Taking a little buttermilk from a passing goatherd, he found a large tree (now called the Bodhi tree) under which he would be shaded from the heat of the mid-summer sun, and set to meditating. This new way of practicing began to bear fruit. His mind became concentrated and pure, and then, six years after he began his quest, he attained Enlightenment, and became a Buddha.
Historically speaking, there are questions about this story. First, there are other narrative versions of his life that do not exactly match - one has it that the Buddha leaves home in the "prime of his youth", his parents weeping and wailing all the while. Second, we know from other sources that the country of Magadha, where he was born, was an oligarchic republic at that time, so there was no royal family of which to speak. However, regardless of the details of his early life, the evidence strongly indicates that the Buddha was indeed a historical person living in approximately the same time and place in which he is traditionally placed.
See also: Earliest Buddhism
Principles of Buddhism
The Three Jewels
Buddhists seek refuge in what are often referred to as the Three Jewels, Triple Gem or Triple Jewel. These are the Buddha, the Dharma, and the "noble" (Sanskrit: arya) Sangha or community of monks and nuns who have become enlightened. While it is impossible to escape one's karma or the effects caused by previous thoughts, words and deeds, it is possible to avoid the suffering that comes from it by becoming enlightened. In this way, dharma offers a refuge. Dharma, used in the sense of the Buddha's teachings, provides a raft and is thus a temporary refuge while entering and crossing the river. However, the real refuge is on the other side of the river.
To one who is seeking to become enlightened, taking refuge constitutes a continuing commitment to pursuing enlightenment and following in the footsteps of the people who have followed the path to enlightenment before. It contains an element of confidence that enlightenment is in fact a refuge, a supreme resort. Many Buddhists take the refuges each day, sometimes more than once in order to remind themselves of what they are doing and to direct their resolve inwardly towards liberation.
Although Buddhists concur that taking refuge should be undertaken with proper motivation (complete liberation) and an understanding of the objects of refuge, the Indian scholar Atisha identified that in practice there are many different motives found for taking refuge. His idea was to use these differing motivations as a key to resolving any apparent conflicts between all the Buddha's teachings without depending upon some form of syncresis that would cause as much confusion as it attempted to alleviate.
In the 11th century, Lamp for the Path by Atisha, and in the subsequent Lamrim tradition as elaborated by Tsongkhapa, the several motives for refuge are enumerated as follows, typically introduced using the concept of the "scope" (level of motivation) of a practitioner:
- Worldly scope is taking refuge to improve the lot of this life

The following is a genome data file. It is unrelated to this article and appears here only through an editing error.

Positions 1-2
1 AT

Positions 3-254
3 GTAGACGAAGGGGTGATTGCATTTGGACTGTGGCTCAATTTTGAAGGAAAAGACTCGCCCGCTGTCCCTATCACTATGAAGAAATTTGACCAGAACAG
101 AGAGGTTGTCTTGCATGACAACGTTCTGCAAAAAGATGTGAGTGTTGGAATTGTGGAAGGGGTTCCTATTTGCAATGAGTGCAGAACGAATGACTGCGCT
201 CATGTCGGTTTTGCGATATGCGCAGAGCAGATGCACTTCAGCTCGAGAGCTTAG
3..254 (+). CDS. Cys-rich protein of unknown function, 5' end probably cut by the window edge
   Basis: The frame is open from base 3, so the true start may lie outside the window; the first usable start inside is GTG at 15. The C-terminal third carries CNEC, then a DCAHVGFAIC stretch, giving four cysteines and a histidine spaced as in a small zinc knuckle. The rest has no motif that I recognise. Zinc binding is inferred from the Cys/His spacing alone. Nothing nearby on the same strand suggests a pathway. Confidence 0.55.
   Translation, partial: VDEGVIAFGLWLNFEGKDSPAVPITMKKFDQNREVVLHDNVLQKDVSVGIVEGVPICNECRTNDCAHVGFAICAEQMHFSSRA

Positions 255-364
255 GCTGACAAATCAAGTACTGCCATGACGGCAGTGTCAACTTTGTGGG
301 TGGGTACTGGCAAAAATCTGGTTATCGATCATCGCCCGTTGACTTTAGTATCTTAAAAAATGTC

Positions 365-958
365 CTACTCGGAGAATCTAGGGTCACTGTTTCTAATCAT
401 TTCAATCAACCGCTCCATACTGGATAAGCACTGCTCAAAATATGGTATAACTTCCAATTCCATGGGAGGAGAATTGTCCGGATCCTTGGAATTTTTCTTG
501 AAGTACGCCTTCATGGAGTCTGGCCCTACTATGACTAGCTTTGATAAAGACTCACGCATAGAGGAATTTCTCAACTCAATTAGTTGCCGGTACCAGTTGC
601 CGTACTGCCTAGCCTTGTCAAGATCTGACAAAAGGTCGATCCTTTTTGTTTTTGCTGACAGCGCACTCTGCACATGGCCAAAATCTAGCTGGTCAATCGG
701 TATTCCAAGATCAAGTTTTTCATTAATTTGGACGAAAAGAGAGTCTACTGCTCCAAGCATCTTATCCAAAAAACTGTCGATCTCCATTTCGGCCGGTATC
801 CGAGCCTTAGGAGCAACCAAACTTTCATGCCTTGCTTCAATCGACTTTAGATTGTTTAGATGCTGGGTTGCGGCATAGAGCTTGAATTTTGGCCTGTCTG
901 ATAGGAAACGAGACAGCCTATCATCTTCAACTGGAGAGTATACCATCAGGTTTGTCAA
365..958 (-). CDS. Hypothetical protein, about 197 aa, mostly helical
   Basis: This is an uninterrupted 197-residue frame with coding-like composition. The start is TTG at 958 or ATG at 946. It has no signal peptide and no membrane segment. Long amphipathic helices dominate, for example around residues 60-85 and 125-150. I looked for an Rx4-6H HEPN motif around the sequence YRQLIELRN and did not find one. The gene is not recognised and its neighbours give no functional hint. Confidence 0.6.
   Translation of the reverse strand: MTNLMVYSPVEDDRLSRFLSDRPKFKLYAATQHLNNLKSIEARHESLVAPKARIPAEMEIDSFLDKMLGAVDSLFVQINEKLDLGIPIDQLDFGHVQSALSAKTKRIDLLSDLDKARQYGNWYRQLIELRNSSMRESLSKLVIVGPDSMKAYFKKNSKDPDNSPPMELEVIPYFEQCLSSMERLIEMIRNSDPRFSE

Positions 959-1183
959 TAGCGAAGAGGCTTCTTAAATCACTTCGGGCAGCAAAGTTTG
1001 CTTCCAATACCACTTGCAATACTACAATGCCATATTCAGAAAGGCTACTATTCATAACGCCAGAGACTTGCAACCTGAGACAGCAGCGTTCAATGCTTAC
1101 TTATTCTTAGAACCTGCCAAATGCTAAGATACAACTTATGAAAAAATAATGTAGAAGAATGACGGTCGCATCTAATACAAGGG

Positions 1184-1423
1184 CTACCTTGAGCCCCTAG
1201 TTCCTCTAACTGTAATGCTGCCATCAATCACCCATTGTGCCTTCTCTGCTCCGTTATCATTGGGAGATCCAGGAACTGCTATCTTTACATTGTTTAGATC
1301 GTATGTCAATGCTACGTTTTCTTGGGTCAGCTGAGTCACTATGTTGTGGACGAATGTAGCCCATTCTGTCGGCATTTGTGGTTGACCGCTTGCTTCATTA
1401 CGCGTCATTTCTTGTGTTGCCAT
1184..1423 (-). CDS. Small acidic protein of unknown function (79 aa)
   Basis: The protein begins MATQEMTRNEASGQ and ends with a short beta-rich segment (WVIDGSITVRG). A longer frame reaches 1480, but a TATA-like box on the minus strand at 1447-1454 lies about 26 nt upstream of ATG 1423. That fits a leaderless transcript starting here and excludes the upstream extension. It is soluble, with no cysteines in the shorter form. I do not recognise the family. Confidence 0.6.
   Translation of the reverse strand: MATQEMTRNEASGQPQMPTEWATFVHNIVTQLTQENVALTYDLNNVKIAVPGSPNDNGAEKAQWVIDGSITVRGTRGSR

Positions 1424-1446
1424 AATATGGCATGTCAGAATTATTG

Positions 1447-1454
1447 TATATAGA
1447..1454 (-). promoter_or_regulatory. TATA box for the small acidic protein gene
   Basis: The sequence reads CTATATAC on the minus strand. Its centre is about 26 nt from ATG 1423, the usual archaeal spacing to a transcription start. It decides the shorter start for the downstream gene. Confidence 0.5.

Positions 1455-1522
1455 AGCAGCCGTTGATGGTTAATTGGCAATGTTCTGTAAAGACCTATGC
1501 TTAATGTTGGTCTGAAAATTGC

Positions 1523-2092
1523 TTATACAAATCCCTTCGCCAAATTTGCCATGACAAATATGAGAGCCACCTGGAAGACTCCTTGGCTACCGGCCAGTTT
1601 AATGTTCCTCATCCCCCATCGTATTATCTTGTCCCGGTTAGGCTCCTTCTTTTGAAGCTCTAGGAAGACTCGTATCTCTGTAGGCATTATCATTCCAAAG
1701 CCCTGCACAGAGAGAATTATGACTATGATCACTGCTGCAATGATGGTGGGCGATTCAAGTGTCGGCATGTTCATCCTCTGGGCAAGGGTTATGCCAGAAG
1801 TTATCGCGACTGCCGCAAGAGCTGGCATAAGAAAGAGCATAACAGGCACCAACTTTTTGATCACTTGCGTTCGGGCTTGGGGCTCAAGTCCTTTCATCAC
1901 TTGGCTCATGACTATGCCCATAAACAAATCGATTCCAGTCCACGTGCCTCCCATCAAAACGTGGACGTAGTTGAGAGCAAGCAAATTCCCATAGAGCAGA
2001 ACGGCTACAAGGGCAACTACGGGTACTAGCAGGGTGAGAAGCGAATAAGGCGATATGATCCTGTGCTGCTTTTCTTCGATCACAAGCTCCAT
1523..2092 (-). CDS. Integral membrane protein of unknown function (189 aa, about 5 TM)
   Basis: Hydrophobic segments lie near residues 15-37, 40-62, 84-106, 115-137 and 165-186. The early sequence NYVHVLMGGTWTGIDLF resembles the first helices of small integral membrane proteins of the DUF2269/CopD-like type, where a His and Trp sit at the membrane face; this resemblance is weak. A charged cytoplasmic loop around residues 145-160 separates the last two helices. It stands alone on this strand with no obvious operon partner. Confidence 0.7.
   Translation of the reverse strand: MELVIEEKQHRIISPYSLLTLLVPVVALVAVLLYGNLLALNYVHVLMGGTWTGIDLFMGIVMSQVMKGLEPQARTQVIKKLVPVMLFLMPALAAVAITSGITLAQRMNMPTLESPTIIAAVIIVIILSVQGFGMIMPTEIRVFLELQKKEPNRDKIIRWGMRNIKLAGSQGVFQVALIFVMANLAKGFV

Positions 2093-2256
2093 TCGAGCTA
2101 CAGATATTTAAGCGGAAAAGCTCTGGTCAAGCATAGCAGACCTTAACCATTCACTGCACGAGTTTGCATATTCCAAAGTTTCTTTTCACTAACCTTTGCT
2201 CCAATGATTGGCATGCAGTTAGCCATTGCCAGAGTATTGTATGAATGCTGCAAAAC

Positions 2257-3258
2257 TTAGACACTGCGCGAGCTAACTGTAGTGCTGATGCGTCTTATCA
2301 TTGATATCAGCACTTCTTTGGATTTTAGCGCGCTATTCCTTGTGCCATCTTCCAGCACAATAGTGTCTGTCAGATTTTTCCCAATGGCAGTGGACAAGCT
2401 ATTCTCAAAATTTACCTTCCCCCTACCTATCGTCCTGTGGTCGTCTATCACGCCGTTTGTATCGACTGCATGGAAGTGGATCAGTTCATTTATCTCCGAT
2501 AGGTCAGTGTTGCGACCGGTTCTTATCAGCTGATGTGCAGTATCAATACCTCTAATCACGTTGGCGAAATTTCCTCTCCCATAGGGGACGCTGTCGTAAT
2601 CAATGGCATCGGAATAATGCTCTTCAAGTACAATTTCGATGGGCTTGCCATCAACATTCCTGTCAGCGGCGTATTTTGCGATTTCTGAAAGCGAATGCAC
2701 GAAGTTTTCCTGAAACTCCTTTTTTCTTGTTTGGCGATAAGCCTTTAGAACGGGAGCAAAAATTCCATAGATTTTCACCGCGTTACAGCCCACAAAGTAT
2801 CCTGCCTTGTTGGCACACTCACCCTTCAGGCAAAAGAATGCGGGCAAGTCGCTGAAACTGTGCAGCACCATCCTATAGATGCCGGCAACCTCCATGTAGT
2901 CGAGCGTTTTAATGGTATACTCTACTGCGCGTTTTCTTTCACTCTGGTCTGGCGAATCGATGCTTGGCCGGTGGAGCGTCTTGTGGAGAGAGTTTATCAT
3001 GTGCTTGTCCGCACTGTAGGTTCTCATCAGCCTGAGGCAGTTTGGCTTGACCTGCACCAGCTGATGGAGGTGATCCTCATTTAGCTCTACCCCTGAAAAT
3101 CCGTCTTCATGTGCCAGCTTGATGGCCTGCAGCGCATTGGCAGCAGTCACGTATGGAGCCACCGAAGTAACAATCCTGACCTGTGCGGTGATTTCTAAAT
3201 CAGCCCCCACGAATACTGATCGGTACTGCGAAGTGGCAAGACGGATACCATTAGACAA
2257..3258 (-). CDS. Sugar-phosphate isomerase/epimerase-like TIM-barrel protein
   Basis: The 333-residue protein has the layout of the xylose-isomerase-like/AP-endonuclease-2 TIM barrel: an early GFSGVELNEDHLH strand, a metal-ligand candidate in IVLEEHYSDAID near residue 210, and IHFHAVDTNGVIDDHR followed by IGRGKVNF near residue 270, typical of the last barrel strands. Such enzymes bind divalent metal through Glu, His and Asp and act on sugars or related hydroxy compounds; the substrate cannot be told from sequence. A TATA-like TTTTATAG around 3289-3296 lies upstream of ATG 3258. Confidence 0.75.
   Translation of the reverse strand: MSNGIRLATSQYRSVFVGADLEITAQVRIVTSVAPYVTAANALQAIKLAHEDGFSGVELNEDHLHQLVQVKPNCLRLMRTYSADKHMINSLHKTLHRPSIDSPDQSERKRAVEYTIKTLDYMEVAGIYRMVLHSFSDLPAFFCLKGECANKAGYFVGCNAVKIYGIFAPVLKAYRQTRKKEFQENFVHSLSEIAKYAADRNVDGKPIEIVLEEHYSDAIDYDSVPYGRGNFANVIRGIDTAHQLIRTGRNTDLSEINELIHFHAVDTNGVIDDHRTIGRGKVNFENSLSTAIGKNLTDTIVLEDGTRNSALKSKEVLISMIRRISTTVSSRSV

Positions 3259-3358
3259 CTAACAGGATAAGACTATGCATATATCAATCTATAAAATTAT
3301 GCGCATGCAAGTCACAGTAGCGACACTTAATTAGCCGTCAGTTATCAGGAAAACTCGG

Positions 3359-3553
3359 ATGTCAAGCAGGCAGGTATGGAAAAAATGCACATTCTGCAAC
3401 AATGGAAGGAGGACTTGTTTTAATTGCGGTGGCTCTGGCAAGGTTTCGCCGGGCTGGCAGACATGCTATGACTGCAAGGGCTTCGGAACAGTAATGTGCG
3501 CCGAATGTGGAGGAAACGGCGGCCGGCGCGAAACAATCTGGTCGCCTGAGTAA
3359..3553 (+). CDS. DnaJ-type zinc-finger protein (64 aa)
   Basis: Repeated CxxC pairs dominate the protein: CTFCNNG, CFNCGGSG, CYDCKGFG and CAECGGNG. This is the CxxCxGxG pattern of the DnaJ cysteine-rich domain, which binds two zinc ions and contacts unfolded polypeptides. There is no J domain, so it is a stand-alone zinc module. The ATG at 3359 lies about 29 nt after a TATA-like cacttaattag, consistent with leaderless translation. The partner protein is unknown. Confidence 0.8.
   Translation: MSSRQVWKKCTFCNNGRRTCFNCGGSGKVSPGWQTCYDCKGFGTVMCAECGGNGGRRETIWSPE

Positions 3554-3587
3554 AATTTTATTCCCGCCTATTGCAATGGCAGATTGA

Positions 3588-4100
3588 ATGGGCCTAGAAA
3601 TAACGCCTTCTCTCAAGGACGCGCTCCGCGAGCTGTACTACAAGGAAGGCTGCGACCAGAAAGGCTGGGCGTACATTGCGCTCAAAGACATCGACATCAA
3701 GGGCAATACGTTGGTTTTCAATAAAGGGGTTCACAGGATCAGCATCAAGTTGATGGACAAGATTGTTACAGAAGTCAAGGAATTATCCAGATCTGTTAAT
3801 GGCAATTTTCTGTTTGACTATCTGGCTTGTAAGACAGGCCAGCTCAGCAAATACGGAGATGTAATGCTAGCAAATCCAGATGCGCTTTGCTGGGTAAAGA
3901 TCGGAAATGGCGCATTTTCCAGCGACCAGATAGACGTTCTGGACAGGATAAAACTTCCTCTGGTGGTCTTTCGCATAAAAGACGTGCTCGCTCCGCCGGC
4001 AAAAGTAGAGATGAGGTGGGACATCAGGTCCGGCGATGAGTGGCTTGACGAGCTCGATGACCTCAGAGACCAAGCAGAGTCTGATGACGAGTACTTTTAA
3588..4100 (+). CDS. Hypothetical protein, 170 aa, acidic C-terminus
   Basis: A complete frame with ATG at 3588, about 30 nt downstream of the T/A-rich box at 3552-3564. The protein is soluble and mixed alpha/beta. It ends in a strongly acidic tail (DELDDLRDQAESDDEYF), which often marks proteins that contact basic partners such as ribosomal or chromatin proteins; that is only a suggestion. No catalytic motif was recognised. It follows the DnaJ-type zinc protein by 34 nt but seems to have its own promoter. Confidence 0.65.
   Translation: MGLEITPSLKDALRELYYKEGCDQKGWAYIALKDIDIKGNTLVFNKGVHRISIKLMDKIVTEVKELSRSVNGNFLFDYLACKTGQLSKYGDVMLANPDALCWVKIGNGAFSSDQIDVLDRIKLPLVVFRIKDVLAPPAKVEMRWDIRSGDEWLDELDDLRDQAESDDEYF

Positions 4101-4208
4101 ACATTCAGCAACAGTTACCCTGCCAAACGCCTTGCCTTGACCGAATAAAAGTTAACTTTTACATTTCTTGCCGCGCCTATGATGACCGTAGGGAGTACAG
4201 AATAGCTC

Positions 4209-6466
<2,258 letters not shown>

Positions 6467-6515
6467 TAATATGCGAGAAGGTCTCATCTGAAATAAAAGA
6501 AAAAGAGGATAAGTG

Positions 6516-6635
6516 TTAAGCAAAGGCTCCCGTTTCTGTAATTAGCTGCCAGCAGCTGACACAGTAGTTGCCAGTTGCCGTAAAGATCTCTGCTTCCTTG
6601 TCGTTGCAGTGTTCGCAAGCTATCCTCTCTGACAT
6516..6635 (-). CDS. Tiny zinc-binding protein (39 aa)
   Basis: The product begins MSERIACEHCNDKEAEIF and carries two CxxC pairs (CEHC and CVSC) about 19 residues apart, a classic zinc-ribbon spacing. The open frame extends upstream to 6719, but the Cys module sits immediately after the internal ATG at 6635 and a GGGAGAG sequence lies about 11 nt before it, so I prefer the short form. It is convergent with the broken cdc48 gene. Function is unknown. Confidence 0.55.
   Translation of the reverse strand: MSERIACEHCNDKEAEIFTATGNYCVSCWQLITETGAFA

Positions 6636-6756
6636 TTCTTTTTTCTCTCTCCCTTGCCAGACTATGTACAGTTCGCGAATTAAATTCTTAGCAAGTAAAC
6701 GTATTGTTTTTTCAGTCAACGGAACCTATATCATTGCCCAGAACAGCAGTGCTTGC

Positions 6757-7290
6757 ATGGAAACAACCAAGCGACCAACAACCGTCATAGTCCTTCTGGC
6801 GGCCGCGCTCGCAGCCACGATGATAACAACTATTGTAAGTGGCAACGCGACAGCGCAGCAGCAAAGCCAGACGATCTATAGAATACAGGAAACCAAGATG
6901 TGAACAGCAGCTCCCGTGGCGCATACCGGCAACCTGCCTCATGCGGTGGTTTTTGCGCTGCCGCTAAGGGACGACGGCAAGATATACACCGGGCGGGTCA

- Low scope is taking refuge to gain high rebirth and avoid the low realms
- Middle scope is taking refuge to achieve Nirvana
- High scope is taking refuge to achieve Buddhahood
- Highest scope is also sometimes included, which is taking refuge to achieve Buddhahood in this life.
See also: Three Jewels
The Four Noble Truths
The Buddha taught that life was dissatisfactory because of craving, but that this condition was curable by following the eightfold path. This teaching is called the four noble truths:
- Dukkha: All worldly life is unsatisfactory, disjointed, containing suffering.
- Samudaya: There is a cause of suffering, which is attachment or desire (tanha) rooted in ignorance.
- Nirodha: There is an end of suffering, which is Nirvana.
- Marga: There is a path that leads out of suffering, known as the Noble Eightfold Path.
The Noble Eightfold Path
In order to fully understand the noble truths and investigate whether they were in fact true, Buddha recommended that a certain lifestyle or path be followed which consists of:
- Right Understanding
- Right Thought
- Right Speech
- Right Action
- Right Livelihood
- Right Effort
- Right Mindfulness
- Right Concentration
Sometimes in the Pāli Canon the Eightfold Path is spoken of as being a progressive series of stages which the practitioner moves through, the culmination of one leading to the beginning of another, but it is more usual to view the stages of the 'Path' as requiring simultaneous development.
The Eightfold Path essentially consists of meditation, following the precepts, and cultivating the positive converse of the precepts (e.g. benefiting living beings is the converse of the first precept of harmlessness). The Path may also be thought of as a the way of developing Template:SHīla, meaning mental and moral discipline.
See also: Noble Eightfold Path
The Five Precepts
Buddhists undertake certain precepts as aids on the path to coming into contact with ultimate reality. Laypeople generally undertake five precepts. The five precepts are:
- I undertake the precept to refrain from harming living creatures (killing).
- I undertake the precept to refrain from taking that which is not freely given (stealing).
- I undertake the precept to refrain from sexual misconduct.
- I undertake the precept to refrain from incorrect speech (lying, harsh language, slander, idle chit-chat).
- I undertake the precept to refrain from intoxicants which lead to loss of mindfulness.